On Saturday Leta had Federation where she was required to play two memorized songs in front of three judges. In preparation for this her teacher gathered all her students for an informal recital at a friend’s home last Wednesday night. I’d been listening closely to Leta’s songs while she practiced them over the last few weeks and noticed she was a little wobbly in the middle of one of them, but when I asked her if she was ready for the recital she waved her hand and assured me she’d do fine. Like, whatever. It’s just piano. It’s not anything important like the “iCarly” series finale.

Unfortunately that wobbly piece reared its ugly head right there in that recital room in front of all of her peers and their parents. She lost her place about thirty seconds into the song, stopped, and then turned in embarrassment to her teacher to ask for direction. The silence at that moment was uncomfortable for everyone in the room but mostly for her.

Every other kid bumbled portions of their songs, too, and later before tucking her into bed I told her I wanted to have a talk.

“Are you mad about the recital?” she asked, worried that her mistake had somehow let me down.

“No, not at all,” I answered and then I rubbed her arm to assure her. “I’m not mad. But I want to ask you something. Do you think you were prepared?”

She shrugged.

“Leta, I don’t care what anyone in that room thought about how you played. In fact, I don’t care what score the judges give you on Saturday.”

“But why? That doesn’t make sense. Why do I have to play in front of judges if it doesn’t matter?”

“It matters that you prepare yourself. It matters that you learn how to prepare. It matters that you know how it feels to be prepared. And that means practicing and messing up and then practicing some more and messing up some more. The judges are there just to give you something to prepare for.”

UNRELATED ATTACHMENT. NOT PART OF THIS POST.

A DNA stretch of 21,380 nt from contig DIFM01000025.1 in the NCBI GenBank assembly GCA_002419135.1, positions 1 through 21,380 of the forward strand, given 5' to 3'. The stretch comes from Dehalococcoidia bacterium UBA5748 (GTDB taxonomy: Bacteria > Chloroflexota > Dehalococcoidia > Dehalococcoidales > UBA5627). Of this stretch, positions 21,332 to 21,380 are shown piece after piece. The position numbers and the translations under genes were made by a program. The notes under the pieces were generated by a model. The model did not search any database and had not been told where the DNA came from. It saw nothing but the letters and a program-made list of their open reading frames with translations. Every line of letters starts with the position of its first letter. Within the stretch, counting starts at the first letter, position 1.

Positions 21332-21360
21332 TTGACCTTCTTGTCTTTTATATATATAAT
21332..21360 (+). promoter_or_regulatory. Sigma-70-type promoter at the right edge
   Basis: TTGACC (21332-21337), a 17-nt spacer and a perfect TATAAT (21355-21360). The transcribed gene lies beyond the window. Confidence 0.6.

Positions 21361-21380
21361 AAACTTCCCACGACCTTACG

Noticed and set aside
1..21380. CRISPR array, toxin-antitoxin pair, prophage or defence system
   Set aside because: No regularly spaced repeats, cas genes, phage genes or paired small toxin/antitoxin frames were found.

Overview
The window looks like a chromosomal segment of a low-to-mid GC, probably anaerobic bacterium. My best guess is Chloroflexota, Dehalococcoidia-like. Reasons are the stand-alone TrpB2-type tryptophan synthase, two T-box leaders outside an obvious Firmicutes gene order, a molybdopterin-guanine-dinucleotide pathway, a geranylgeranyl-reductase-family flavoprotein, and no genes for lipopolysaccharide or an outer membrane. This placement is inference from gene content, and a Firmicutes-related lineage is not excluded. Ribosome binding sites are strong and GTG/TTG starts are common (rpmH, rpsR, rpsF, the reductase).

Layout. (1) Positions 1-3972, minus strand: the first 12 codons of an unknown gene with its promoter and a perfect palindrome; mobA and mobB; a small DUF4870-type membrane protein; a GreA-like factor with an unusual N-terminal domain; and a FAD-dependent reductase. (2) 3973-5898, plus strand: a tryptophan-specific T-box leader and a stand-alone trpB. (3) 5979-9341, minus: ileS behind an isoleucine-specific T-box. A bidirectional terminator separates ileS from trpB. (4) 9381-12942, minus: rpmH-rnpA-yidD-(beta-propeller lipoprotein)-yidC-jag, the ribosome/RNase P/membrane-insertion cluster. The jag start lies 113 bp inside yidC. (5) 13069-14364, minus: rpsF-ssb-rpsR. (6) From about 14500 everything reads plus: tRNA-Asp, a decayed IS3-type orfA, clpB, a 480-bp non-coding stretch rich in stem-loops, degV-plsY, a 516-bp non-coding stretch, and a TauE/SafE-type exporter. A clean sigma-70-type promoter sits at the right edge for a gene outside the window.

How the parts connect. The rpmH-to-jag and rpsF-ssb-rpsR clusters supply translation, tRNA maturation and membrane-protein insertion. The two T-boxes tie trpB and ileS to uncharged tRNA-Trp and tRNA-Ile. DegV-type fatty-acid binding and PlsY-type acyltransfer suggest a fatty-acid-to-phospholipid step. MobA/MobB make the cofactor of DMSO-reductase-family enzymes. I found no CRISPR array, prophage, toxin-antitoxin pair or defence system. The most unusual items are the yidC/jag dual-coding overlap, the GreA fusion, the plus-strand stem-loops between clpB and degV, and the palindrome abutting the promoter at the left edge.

“But I mess up a lot!”

“We all mess up, Leta,” I explained. “But you learn when you mess up. You get better when you mess up. Don’t be afraid of messing up. The reason your teacher held the recital tonight was so that all of you could look at yourselves and ask, ‘Am I ready? Am I prepared?’ So that all of you could identify what you need to work on.”

“I have so much to work on,” she said and then shook her head as if stranded at the bottom of a mountain.

“Would you like to be prepared for the judges on Saturday?”

“Yes,” she answered but it was more of a question.

“Okay,” I said. “Here’s what we’re going to do. Tomorrow when you get home from school you and I are going to spend as much time as it takes to get those two pieces down. I’m going to walk through the room while you play and I’m going to bang on the coffee table and I’m going to knock over vases. That way you can learn how to ignore everything else and think about the notes.”

“What if you break something?”